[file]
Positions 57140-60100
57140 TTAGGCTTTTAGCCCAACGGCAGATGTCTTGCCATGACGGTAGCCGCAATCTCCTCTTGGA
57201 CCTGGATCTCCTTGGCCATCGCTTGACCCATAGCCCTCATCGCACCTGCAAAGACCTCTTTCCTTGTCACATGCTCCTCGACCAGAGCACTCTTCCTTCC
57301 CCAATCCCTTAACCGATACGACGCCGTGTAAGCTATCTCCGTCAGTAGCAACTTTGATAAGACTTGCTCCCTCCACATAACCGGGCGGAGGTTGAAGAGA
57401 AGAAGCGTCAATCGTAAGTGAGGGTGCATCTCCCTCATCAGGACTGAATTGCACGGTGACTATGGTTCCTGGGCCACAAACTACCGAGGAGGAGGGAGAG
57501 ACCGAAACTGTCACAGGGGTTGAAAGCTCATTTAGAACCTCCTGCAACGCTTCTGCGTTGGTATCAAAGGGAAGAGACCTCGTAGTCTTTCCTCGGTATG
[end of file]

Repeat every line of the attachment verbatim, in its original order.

Positions 57140-60100
57140 TTAGGCTTTTAGCCCAACGGCAGATGTCTTGCCATGACGGTAGCCGCAATCTCCTCTTGGA
57201 CCTGGATCTCCTTGGCCATCGCTTGACCCATAGCCCTCATCGCACCTGCAAAGACCTCTTTCCTTGTCACATGCTCCTCGACCAGAGCACTCTTCCTTCC
57301 CCAATCCCTTAACCGATACGACGCCGTGTAAGCTATCTCCGTCAGTAGCAACTTTGATAAGACTTGCTCCCTCCACATAACCGGGCGGAGGTTGAAGAGA
57401 AGAAGCGTCAATCGTAAGTGAGGGTGCATCTCCCTCATCAGGACTGAATTGCACGGTGACTATGGTTCCTGGGCCACAAACTACCGAGGAGGAGGGAGAG
57501 ACCGAAACTGTCACAGGGGTTGAAAGCTCATTTAGAACCTCCTGCAACGCTTCTGCGTTGGTATCAAAGGGAAGAGACCTCGTAGTCTTTCCTCGGTATG